C.O.R., or the Freshman Expedition, is an intensive three week leadership and backpacking course which begins the freshman year for each Wyoming Catholic College student.
I participated in C.O.R. this past August, and had a quite unexpected experience on what was supposed to be our last full day.
Here's what happened (in the form of our first paper)
“I have you,” my friend shouted. “I’m right behind you. If you fall, I fall with you!” The wind whistled as rocks slid away from every footfall, slipping down the briefest of slopes before plummeting far away down the cliff just to my left. I stepped forward. Once, twice, more rocks moved. I slipped, I caught my balance, and moved onwards. On this, our second-to-last day of twenty-one spent in the Teton Wilderness of Wyoming, myself and seven others had met surprise―and danger. Everything had been fine for the first four hours of our day, or so we had thought. We had climbed a mountain and were on the final stretch of our journey. And then, we were trapped. Suddenly imprisoned in fear, we were also enclosed in the rocky and speckled bowl of a mountain drainage, a diagonal rip or valley in the side of a mountain, an almost vertical barrier to cross. Rock slopes lay steeply upward to our right, trimmed with only the barest of vegetation, while we stood, crawled, or slid on a steep and narrow rock ledge, with a cliff, feet, even inches to our left. It was a treacherous place, a valley of fear, and I was exhausted. Lost mentally in fear, lunging for an escape, I wondered: “Will we ever make it out?”I had an unwillingness to believe what was taking place. I wanted to snap out of it, to find myself in safety, rather than the reality of facing seemingly innumerable drainages, a situation where crossing them was the only way to reach safety amidst the endless labyrinth of our mountain valley. Many in our group had only barely escaped death scouting for a path forward down cliff walls and up steep canyons in this maze. Shaking from fear of all this, I stepped forward again, slipped while grabbing for support from a flower stem that stuck out of the rocks and gravel of the mountainside, and continued. Terrified, I was almost like one without reason. Fear! I had never felt it in this manner before that day. Quivering inwardly, throbbing with fear as I was, my compatriots had to encourage and assist me.To our right, we passed a wall of ice dripping water slowly onto our path. It was beautiful to look at, but there seemed no way forward. Our ledge seemed to all but disappear into a precipice, leaving a path almost impassable, only a single branch offered a handhold, while sheer cliffs leered on either side, and the footing was incredibly slippery. Anselm, the strongest member of our group, took our lead and quickly resolved, however, “Come on, I have you!” Taking hold of the branch in one hand, keeping as sturdy footing as possible, he grabbed each of us with his second hand, flinging us over the abyss. We continued, cautiously, carefully, although cautiousness could do little for our situation. After another harrowing twenty minutes we found a somewhat safe place to stop. Although it was steep, impossible to camp, and we were still lost, the rest was calming. And then… We found a pass through the mountain a few hundred feet above us. On the other side of the mountain lay, we hoped, a camp where we could be safe.We climbed up to the pass, a short yet steep distance, the wind howling and pushing, threatening to dislodge and tumble us off yet another cliff, but we had a path, we had a way. Ascending, ascending, cresting the path, and then we saw the beauty of a verdant valley beneath us, the valley where we had begun our day and camped the night before. In the darkening light it had the power, the color, and the smell of peace and safety. We were nearly out of food, we were exhausted, and we were still lost, but we had hope for the future. I found―and felt―peace. Freed from fear by this faith and hope in safety, we flew down the mountain, moving with joy from the valley of fear to the valley of safety.Against the terror of the day we had escaped a situation, a feeling, an adventure. Passing the climax of peril, feeling like a character from one of the many adventure novels I have read, I was changed, realizing how blessed and peaceful everyday life is in comparison. Reading about fear, hearing of dangerous exploits, or watching destruction is one thing, but the experience of raw fear and terror, of not knowing if you will be able to escape safely, is another. Just as our experience was unexpected, and fear unwelcomingly arose from what I thought would be easy, fear will come in life, and someone around the world now and at all times is in a similar terrifying experience. I had never felt fear, true fear, in the intensity of this day before, and I hope to never have to again, but the truth is, I, we, nobody can choose to avoid fear. Having at least experienced true and lasting terror, I feel a new and deep closeness with the heroes and victims of the past and present, through a shared experience of a real, raw, and unsheltered moment of reality. Although fear comes suddenly and is unavoidable, peace and safety can come just as fast, bringing relief and joy. I found that peace in the verdant valley in which we had begun the day and were now to end it. Thankful for our safety, for each other, and for the unifying effect of our common experience; the moment of our reaching safety was among the most joyous and blessed of life for myself and my companions. While I do not hope for others to experience danger, when it happens, everyone can have the same experience of joy and relief when returning to safety.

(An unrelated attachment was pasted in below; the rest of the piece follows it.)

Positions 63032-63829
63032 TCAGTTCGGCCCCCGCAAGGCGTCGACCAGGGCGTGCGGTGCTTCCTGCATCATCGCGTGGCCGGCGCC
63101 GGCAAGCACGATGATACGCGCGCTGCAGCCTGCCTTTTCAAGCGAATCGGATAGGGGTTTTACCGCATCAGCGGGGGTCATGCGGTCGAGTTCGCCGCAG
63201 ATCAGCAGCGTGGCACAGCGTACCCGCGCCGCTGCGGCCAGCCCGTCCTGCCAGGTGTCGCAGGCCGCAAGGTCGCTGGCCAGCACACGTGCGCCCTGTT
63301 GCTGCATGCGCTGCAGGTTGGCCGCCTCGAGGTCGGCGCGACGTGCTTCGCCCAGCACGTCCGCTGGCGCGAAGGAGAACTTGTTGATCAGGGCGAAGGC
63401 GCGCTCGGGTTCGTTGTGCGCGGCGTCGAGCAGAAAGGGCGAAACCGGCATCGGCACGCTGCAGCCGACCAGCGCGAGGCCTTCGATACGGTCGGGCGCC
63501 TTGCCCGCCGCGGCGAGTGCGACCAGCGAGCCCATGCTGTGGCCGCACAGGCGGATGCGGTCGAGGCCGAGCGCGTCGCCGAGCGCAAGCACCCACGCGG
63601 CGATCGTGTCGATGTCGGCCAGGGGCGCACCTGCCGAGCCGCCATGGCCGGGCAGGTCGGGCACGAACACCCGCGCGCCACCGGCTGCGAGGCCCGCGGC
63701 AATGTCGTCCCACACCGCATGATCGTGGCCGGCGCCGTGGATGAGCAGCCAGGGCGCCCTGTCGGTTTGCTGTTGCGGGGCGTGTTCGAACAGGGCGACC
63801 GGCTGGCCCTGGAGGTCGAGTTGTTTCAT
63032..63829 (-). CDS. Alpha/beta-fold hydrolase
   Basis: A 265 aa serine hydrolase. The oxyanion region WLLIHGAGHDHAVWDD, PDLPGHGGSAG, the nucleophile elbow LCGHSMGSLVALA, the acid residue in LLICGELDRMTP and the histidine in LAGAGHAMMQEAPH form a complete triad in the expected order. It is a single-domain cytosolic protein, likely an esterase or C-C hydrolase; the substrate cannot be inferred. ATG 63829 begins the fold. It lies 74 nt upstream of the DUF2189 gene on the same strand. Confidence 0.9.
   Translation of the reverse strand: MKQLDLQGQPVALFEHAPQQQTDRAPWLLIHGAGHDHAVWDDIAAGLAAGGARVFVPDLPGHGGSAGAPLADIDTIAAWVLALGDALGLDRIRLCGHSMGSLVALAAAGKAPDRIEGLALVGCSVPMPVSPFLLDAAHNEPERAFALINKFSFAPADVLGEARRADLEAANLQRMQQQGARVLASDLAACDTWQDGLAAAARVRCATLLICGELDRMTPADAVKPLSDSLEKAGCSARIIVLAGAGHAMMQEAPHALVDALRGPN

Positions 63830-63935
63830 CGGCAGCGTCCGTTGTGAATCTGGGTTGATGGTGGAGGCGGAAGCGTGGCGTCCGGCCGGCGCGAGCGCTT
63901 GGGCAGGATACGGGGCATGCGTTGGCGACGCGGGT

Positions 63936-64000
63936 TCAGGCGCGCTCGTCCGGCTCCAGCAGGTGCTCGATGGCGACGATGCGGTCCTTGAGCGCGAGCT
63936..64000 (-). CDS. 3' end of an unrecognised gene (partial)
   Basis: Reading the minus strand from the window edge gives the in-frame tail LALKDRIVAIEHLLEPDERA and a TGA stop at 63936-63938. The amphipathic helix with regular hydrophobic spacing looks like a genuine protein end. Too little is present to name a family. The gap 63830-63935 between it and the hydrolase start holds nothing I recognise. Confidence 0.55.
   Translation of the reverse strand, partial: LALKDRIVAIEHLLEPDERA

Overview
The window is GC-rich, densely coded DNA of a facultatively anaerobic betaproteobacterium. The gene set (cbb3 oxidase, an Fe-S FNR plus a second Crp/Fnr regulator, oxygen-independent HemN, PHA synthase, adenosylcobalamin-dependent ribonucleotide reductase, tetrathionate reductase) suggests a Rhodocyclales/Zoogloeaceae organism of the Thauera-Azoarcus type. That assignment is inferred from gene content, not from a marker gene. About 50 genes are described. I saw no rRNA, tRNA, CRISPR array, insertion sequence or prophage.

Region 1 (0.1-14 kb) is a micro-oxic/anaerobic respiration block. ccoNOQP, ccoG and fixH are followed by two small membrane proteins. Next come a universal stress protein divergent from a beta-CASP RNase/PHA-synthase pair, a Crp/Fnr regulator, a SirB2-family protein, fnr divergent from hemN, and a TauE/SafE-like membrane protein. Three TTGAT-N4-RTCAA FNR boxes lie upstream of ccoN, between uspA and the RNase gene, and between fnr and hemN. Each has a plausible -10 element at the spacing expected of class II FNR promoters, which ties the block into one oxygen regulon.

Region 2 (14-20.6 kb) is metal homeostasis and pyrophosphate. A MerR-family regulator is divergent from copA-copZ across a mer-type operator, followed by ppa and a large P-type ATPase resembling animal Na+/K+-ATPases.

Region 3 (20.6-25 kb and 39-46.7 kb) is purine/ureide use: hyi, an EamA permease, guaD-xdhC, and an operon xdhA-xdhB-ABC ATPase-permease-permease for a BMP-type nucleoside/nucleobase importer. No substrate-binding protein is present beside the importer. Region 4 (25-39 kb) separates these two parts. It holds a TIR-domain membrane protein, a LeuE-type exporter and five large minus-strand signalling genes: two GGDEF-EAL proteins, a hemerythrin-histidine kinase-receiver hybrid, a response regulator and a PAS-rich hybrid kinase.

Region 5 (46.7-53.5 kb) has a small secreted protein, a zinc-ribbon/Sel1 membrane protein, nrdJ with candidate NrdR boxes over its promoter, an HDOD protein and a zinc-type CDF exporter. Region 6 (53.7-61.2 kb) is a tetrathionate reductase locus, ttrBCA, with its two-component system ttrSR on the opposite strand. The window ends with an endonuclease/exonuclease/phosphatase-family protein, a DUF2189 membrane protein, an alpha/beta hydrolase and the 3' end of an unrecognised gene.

For more information about WCC and the C.O.R. Freshman Expedition: see here